But, that is what happened. She is very much dead and her case is the latest for NYPSD Lieutenant Eve Dallas. Jacie Wooton had her throat slit by somebody in the alley. The crime scene is blood bath. Much of that is due to what he did to her afterwards. If there was any mercy, she never felt it. The scene is so bad that even Peabody is shaken to the core and spends some time losing whatever was in her stomach. She is not alone as at least two other officers are going through the same thing.
Dallas got through the scene and thus found the note on the body personally addressed to her. The note used a fancy font on expensive paper and is a calling card taunt by a killer who sees it all as an elaborate game.
A sick and very twisted game where he begins duplicating famous serial killers across history. With each one, he dares Lieutenant Dallas to catch him. While she sees the end game as he envisions it playing out as well as a couple of possible potential kills if he continues the patter, she can’t figure out who he is or where he will strike next. Identifying the killer and stopping him is going to take a team effort.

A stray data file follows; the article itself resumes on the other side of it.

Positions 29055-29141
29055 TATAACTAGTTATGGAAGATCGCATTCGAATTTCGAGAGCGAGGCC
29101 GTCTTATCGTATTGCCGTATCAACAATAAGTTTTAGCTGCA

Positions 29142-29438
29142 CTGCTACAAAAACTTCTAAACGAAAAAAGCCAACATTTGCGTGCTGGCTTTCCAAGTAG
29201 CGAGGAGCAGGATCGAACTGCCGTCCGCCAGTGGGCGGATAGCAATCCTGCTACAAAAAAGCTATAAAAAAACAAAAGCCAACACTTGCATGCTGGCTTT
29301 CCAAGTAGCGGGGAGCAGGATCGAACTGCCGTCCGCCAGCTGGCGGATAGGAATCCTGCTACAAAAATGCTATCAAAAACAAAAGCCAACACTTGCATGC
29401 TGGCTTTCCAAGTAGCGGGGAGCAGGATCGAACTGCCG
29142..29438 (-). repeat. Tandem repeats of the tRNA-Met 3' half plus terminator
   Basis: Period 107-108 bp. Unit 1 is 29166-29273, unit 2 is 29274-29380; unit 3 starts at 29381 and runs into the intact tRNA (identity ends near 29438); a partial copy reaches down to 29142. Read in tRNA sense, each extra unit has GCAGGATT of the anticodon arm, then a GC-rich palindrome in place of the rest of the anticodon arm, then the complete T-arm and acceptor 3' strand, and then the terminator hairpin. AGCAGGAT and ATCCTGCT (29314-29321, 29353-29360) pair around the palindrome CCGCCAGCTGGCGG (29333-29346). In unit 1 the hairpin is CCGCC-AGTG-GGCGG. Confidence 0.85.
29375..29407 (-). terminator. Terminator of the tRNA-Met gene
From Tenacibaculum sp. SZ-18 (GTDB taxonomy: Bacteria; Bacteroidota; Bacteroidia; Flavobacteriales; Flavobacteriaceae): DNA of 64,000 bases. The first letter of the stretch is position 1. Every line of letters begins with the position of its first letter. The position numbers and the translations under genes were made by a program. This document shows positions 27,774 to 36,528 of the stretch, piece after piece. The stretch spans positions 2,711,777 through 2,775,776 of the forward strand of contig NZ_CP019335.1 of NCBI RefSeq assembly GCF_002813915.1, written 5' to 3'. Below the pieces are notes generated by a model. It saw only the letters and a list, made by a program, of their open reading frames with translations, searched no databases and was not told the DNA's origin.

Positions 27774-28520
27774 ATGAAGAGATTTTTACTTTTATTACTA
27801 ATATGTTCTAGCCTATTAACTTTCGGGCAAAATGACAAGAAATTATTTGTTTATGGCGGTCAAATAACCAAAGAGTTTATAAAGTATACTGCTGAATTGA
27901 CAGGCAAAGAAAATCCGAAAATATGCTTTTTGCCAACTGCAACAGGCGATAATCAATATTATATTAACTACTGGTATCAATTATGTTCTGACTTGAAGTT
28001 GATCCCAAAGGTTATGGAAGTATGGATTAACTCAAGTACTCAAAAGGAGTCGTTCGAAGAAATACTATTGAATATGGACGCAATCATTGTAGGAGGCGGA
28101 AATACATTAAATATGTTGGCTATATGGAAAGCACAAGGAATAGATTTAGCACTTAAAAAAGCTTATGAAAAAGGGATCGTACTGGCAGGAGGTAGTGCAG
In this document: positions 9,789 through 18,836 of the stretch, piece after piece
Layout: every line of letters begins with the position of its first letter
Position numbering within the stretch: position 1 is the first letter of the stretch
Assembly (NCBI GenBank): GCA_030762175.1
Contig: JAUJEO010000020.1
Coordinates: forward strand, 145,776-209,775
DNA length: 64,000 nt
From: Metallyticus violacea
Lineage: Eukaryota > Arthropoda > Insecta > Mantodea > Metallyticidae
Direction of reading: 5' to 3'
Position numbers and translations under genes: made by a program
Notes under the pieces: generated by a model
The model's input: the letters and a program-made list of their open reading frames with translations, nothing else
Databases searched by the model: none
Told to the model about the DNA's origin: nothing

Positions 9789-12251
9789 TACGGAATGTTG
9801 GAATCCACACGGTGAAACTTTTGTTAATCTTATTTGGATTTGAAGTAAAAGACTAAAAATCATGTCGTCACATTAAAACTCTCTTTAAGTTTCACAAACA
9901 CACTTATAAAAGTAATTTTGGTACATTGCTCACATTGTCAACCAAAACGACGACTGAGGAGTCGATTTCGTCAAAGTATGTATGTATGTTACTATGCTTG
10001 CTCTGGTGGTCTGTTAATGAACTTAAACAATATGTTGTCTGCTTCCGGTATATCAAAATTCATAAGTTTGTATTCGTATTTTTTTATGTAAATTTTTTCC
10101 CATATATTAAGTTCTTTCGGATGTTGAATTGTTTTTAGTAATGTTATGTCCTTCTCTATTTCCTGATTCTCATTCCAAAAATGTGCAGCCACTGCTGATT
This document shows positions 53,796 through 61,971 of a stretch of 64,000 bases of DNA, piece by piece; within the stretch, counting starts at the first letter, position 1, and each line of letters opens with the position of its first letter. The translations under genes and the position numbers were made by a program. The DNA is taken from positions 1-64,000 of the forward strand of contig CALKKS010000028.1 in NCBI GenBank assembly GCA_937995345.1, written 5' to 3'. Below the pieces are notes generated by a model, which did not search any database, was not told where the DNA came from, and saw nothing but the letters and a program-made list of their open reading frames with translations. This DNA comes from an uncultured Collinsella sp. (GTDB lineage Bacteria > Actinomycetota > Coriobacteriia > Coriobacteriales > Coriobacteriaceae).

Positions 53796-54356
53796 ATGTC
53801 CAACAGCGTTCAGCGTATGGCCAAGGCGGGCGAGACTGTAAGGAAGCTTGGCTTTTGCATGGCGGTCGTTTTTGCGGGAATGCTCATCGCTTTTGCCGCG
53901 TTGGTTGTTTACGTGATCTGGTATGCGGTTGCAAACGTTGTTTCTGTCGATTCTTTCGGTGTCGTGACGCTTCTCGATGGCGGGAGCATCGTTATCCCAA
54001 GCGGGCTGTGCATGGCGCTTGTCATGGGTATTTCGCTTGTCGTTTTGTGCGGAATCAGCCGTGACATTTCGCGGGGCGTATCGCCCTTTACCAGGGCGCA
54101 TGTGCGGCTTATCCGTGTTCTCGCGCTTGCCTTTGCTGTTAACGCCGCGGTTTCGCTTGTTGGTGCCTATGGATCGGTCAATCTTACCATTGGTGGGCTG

Book 17 of the long running series has all the usual flaws of the previous books. It also again plays with the idea that a killer is working his way to the ultimate prize of killing Dallas. At the same time, though we have seen it all before, the read is fun and well worth your time.
My reading copy came by way of the Libby/OverDrive app and the Dallas Public Library System.
Kevin R. Tipple ©2022
Thursday, August 25, 2022
Wednesday, August 24, 2022
Crime Reads: ALMOST TWO CENTURIES OF IMPOSSIBLE CRIMES: LOCKED ROOMS IN DETECTIVE FICTION by Katharine Schellman
Patti Abbott: Short Story Wednesday "A Bruise the Size and Shape of a Door Handle" from FEN Daisy Johnson
Short Story Wednesday Review: The Mysterious Bookshop Presents the Best Mystery Stories of the Year 2022
The Mysterious Bookshop Presents the Best Mystery Stories of the Year 2022 is a roller coaster ride for the reader as some of the stories selected are very good and highly entertaining. Others, not so much. The digital arc via NetGalley that I received also had a very high number of formatting issues that got steadily worse as I worked my way through the read. That problem, far worse than most digital ARCs I get via NetGalley and elsewhere, certainly did not help with reading enjoyment